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Portland, OR, United States

Ralston S.,Southwest Fisheries Science Center | Punt A.E.,University of Washington | Hamel O.S.,National Oceanic and Atmospheric Administration | Devore J.D.,Pacific Fishery Management Council | Conser R.J.,Southwest Fisheries Science Center
Fishery Bulletin | Year: 2011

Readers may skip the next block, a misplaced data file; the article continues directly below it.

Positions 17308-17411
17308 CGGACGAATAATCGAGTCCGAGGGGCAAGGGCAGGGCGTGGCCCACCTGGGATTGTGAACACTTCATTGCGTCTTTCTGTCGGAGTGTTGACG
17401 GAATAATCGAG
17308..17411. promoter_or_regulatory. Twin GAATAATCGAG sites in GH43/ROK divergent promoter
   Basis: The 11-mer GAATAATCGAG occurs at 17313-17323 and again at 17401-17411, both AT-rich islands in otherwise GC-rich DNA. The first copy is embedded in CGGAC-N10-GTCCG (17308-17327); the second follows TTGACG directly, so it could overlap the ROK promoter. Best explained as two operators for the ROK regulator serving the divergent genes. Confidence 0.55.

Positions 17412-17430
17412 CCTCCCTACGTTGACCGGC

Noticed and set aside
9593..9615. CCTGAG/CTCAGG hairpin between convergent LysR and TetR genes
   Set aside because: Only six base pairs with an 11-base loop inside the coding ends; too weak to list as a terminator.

Quantifying scientific uncertainty when setting total allowable catch limits for fish stocks is a major challenge, but it is a requirement in the United States since changes to national fisheries legislation. Multiple sources of error are readily identifiable, including estimation error, model specification error, forecast error, and errors associated with the definition and estimation of reference points. Our focus here, however, is to quantify the influence of estimation error and model specification error on assessment outcomes. These are fundamental sources of uncertainty in developing scientific advice concerning appropriate catch levels and although a study of these two factors may not be inclusive, it is feasible with available information. For data-rich stock assessments conducted on the U.S. west coast we report approximate coefficients of variation in terminal biomass estimates from assessments based on inversion of the assessment of the model's Hessian matrix (i.e., the asymptotic standard error). To summarize variation among stock assessments, as a proxy for model specification error, we characterize variation among multiple historical assessments of the same stock. Results indicate that for 17 ground-fish and coastal pelagic species, the mean coefficient of variation of terminal biomass is 18%. In contrast, the coefficient of variation ascribable to model specification error (i.e., pooled among-assessment variation) is 37%. We show that if a precautionary probability of overfishing equal to 0.40 is adopted by managers, and only model specification error is considered, a 9% reduction in the overfishing catch level is indicated. Source